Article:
ISLAMABAD: Prime Minister Imran Khan said on Sunday rising corruption and sex crimes were the two main evils confronting the Muslim world, with international scholars suggesting that Islamic nations needed to make collective efforts to fight against these "negative" trends.
The prime minister was speaking at the ‘Riyasat-i-Madina: Islam, Society and Ethical Revival’ panel, a dialogue with international scholars organised by the newly-minted National Rehmatul-lil-Aalameen Authority (NRAA), which the government says has been set up to help portray the ‘true image’ of Islam, research the life of Prophet Muhammad (PBUH), and monitor the media and school curriculum to ensure it is in line with Islamic teachings.
“There are two sorts of crime in society, one is corruption and the other is sex crime,” Khan said in conversation with a group of international scholars. “Sex crime has risen sharply in our society, i.e. rape and child abuse and only one percent of this is reported. The other 99 percent, I believe, society has to fight it.”
“The same is the case with corruption… Society has to make corruption unacceptable. Unfortunately, when you have leadership which is corrupt over time, they make corruption acceptable.”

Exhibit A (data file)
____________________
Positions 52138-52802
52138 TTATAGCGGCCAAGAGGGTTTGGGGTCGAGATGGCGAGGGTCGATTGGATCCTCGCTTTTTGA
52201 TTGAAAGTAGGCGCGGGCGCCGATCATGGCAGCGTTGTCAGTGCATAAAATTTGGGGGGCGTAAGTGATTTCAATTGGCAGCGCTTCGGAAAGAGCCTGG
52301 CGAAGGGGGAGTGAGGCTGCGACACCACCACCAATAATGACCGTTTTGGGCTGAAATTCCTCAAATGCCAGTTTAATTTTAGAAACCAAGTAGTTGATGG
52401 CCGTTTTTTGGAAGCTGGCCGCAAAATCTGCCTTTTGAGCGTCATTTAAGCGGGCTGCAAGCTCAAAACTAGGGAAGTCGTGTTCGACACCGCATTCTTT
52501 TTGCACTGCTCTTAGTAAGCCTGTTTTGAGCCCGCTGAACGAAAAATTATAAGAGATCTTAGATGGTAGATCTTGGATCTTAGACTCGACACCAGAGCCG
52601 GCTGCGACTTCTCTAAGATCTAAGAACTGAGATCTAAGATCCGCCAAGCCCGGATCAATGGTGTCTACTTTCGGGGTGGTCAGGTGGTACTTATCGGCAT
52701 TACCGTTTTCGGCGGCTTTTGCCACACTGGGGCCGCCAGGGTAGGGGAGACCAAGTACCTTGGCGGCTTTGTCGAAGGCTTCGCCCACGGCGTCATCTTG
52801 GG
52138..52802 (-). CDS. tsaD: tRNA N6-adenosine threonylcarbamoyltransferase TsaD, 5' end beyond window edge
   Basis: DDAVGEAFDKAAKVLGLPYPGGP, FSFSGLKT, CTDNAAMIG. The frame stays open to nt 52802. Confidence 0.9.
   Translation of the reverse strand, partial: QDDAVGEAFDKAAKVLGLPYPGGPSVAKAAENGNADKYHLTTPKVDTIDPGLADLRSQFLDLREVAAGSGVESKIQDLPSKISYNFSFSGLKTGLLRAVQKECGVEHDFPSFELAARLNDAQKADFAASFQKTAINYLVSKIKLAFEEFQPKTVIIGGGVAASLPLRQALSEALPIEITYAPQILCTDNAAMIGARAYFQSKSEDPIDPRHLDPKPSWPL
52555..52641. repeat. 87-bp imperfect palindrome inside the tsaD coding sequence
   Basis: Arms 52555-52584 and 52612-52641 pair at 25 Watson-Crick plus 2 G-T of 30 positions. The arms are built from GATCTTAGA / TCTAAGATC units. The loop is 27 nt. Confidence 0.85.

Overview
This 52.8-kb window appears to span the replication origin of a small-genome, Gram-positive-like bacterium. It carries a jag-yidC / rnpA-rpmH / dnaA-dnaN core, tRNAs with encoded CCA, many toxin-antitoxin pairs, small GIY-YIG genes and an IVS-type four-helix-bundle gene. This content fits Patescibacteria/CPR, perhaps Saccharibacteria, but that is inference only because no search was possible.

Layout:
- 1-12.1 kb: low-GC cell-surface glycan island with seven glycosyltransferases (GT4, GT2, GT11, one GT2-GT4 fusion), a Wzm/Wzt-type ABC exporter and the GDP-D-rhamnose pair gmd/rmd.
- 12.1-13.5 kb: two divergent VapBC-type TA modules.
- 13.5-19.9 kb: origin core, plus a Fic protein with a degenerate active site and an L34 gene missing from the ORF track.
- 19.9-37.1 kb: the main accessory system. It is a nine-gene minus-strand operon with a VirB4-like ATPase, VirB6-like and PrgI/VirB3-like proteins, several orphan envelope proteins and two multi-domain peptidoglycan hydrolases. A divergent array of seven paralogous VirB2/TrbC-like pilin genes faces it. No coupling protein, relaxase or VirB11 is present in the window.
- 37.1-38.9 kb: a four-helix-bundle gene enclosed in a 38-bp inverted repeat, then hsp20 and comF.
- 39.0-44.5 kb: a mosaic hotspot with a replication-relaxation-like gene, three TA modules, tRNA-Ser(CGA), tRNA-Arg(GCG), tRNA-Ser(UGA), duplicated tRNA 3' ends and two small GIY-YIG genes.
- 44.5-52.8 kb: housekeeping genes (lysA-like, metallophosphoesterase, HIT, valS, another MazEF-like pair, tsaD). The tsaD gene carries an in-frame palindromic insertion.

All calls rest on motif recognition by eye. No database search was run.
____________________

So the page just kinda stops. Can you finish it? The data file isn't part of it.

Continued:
The prime minister said Muslim youth needed to be "saved" from obscenity and pornographic material available on the internet. He raised various questions on the availability of pornographic material via social media and its affects on young Muslims, corruption, the rising number of sex offences against women and children, and other challenges faced by Muslim youth and contemporary society.
The scholars in attendance suggested collective efforts by Muslim countries to counter these “negative” trends, saying awareness about the life and sunnah of Prophet Muhammad (PBUH) could equip young Muslims with the skills and qualities needed to navigate the challenges of the modern age.
“Today, the world is a more precarious and dangerous place for the youth,” Dr Seyyed Hossein Nasr, Professor of Islamic Studies at the George Washington University, said, adding that Muslim countries were blessed with tremendous resources to help revive and preserve their culture on the basis of faith.
Speaking about sexual crimes, Shaykh Hamza Yusuf, an American scholar, said Islam had tasked men to take care of women and children in society, adding that young people should be taught to honour women.
Yusuf said women needed to understand why the Holy Prophet (PBUH) had always stressed on certain concepts like “mehram,” which in Islam is a member of one's family with whom marriage is not permissible, from whom purdah, or concealment of the body with hijab, is not obligatory and with whom, if he is an adult male, she may be escorted during a journey.
“”The onus is first and foremost on the men and we can’t blame the victims,” Yusuf said. “At the same time women need to understand there are wolves out there and those wolves are real.”